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Planning and adapting for a Personally Enabled 5G world

Planning and Adapting for a Personally Enabled 5G World

Matt Atkinson runs Mobliciti’s Managed Mobile Network & Device team and has over 20 years’ experience in the telecoms market. Matt spoke at VIEW 2019 about the current trends and challenges within the world of mobile, why businesses might be smart to adopt a ‘Shared Liability’ model, and how to plan for 5G.

Current Trends and Challenges

Mobile and flexible working – There’s a trend towards mobile working in the UK and it has been in the top 5 countries globally that support mobile working for the last 20 years.

Free Wi-Fi is your enterprise connectivity – despite large amounts of corporate budget being allocated to Wi-Fi and fibre within work buildings, employees are increasingly working away from the office in places such as coffee shops, which are convenient for their needs.

Mobile data is growing exponentially – data consumption has trebled every 2-3 years in the 4G world. When the entire 4G infrastructure is upgraded to enable 5G, data consumption will increase.

Corporate telephony is just another application – Telephony is soon going to become merely another app on a mobile device,

Increasing mobile device costs – The vast majority of organisations in professional services use Apple or high-end Samsung devices, meaning that entry-level devices will start from £350-400, whilst a top-level device could put companies out of pocket by over £1000.

Growing levels of personal mobile usage – 80% of the average corporate mobile data bill is from personal use, not business use.

Business & IT cost reduction pressures – organisations are finding that their budgets are getting squeezed, meaning that IT departments must do more with fewer resources.

Whilst none of these trends and challenges might be new, they’re all converging at the same time, putting pressure on IT.

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Apple Devices

iPhone 4
Apple iPhone 11 Pro smartphone

The cost of the iPhone has been steadily increasing since Apple’s mobile devices first began gaining traction. When the iPhone 4 was first released in 2010, the 16Gb model could be purchased for £499, whilst the 32Gb model would set users back £599. The most common phone that is ordered from Mobliciti in 2019 is the iPhone 8, whilst demand is picking up substantially for the iPhone 11. The iPhone 11 Pro is being touted as the premium Apple iPhone and starts from £1049, with the most expensive model reaching £1499.

Whilst it is highly likely that Apple will produce a cost-effective basic mobile phone soon to placate people, the reality is that the cost of these devices is steadily increasing. This in turn introduces important questions to ask such as “is my business really benefitting from three cameras – the Ultra Wide, the Wide, and the Telephoto camera lenses?” “Is my business benefitting from 512Gb of storage space for movie downloads?” “Do we benefit from the ability to choose Midnight Green as a colour?”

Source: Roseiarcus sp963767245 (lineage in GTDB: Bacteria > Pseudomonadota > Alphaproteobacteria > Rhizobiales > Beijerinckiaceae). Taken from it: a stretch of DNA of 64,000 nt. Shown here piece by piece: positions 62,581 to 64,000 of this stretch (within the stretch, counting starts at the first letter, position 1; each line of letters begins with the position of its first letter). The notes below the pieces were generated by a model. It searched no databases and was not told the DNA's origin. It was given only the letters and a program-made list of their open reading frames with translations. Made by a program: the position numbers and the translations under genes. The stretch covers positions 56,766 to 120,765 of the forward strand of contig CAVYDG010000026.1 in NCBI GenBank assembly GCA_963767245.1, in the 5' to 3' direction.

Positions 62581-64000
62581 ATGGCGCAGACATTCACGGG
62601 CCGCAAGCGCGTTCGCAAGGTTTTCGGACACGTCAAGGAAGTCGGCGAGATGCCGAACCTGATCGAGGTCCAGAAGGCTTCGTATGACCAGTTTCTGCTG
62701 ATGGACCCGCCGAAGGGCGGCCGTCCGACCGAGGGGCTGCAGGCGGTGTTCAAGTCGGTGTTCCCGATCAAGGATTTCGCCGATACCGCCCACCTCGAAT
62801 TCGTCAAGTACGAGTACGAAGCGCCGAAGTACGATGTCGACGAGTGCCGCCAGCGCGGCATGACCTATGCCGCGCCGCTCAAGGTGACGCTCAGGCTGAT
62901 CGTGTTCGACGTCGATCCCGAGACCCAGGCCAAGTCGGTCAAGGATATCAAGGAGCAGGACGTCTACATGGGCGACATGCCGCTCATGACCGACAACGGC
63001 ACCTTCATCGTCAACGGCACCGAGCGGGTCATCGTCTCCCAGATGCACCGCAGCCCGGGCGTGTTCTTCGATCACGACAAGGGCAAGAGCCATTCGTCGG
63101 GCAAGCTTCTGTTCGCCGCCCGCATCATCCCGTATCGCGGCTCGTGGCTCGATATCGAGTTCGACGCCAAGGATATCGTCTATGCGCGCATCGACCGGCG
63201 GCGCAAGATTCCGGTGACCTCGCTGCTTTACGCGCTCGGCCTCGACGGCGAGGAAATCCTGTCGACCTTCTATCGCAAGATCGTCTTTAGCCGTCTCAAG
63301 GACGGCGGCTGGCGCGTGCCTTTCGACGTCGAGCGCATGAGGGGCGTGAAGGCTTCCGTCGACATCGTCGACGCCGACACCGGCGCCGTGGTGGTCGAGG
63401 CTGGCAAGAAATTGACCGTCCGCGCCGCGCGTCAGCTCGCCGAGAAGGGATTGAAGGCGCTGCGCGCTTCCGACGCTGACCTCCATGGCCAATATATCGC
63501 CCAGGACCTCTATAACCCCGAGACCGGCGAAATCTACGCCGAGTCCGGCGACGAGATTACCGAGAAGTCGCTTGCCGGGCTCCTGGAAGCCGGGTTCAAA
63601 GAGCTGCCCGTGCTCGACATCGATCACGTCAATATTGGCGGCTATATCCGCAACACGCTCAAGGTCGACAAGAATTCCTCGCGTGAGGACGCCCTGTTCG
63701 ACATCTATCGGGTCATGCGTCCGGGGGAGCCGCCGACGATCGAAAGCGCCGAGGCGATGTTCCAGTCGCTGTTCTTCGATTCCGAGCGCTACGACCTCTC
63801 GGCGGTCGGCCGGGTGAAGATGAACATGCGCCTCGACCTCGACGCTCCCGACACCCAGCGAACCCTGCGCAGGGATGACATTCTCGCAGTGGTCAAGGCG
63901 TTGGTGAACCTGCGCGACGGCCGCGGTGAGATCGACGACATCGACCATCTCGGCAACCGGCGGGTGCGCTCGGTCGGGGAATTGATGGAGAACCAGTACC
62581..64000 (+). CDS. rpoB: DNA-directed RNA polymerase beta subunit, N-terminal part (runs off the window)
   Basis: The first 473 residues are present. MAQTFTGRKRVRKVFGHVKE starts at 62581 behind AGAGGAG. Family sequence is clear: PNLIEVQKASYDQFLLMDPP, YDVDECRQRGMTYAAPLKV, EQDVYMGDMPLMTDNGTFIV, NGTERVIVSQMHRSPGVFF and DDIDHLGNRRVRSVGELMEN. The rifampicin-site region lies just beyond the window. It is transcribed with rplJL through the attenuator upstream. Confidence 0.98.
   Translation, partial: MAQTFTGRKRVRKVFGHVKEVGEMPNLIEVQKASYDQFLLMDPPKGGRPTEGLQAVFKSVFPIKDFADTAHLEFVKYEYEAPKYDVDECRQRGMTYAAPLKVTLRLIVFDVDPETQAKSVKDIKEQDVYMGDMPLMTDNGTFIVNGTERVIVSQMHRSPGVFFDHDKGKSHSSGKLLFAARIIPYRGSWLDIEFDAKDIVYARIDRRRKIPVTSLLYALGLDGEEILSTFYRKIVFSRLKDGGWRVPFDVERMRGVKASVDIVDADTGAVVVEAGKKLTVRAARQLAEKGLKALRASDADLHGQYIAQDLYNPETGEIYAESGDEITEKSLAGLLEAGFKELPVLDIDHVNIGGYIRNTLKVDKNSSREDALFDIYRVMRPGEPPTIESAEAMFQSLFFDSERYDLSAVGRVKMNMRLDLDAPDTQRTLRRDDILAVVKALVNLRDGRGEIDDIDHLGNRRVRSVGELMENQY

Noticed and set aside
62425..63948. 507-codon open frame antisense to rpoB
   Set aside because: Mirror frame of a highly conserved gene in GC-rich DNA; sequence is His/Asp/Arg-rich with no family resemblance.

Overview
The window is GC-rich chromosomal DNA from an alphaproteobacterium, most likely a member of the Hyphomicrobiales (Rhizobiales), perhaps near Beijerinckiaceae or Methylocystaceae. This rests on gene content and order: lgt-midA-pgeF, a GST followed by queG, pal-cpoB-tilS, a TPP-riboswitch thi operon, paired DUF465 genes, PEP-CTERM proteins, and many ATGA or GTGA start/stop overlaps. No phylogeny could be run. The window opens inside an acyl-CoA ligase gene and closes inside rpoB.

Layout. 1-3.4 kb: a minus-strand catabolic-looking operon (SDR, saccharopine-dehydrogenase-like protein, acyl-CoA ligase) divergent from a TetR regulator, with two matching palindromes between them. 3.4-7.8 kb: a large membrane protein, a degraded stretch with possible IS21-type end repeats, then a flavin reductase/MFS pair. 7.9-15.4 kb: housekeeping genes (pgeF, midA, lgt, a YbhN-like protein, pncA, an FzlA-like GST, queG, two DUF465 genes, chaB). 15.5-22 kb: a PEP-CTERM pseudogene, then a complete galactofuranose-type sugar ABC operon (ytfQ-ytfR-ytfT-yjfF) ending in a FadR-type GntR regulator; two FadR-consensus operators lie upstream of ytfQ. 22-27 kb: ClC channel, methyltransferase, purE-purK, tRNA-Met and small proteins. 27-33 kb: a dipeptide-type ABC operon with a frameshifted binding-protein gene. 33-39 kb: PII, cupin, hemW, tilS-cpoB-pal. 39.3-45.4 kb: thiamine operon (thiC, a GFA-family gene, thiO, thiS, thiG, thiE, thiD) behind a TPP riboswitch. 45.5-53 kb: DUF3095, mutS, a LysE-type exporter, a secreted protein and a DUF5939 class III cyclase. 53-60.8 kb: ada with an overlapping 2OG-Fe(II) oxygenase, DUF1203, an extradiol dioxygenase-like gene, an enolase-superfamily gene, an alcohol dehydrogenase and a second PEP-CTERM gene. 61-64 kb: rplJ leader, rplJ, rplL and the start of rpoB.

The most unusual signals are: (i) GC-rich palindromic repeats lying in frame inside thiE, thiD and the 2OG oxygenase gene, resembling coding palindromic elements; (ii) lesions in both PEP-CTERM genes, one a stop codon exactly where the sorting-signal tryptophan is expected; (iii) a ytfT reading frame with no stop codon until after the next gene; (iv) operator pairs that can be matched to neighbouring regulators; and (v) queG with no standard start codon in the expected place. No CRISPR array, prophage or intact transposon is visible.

The reality is that users want this technology, but the cost of shelling out for the latest model of phone is something that should be carefully examined.



If everyone wants a £1000+ phone, and also wants an unlimited data plan, who pays for it? Should it be the company, the user, or is there a middle-ground that can be found?

On one-side, supplying users with brand-new, top-of-the-range phones can improve productivity and increase collaboration, overall enabling employees. However, when a business pays the full cost, device and network costs skyrocket; there are challenges with data management, roaming, decisions that must be made over personal use, device and data security. Security is a key player in mobile deployment as users leave the traditional security perimeter, taking their phone which has corporate data on it out into the unknown. Educating users on dangers such as phishing and accessing unknown Wi-Fi should be a shared responsibility. This environment of shared responsibility, where the user contributes and the business contributes, is a system that can be carried over for the device and network.

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Corporate-liable vs BYOD?

Companies trying to find a balance between employee and corporate devices should be asking the following questions:

  • Who pays for the growing cost of 4G/5G mobile devices and data usage?
  • Should businesses continue to focus on holding back data and ‘restricting’ personal usage?
  • Can businesses and employees benefit from a shared approach to mobile costs?
  • Should businesses rely on ‘controlling’ devices or look at shared ‘responsibilities’ for mobile data
  • Does it make more sense for users to have more than one iPhone and an “unlimited” data plan?

Corporate-liable – the business pays for everything and is responsible for everything

BYOD – Many organisations are still struggling with BYOD, as they attempt to work out policies, finding the line between corporate control and enabling personal usage and whether employees should be given money to contribute towards the device.  

Corporate-liable models are still common within the enterprise, but there is movement beginning towards shared liability model – wherein business contribute a certain baseline amount towards a device, but if the user wants a premium model then they must partially contribute towards the cost of this more expensive device. This same model applies to data usage – IT could allocate a 2-3Gb data allowance per person. If a user wants a personalised tariff of 20Gb then they pay the difference. An excess can also be applied to repairs and losses.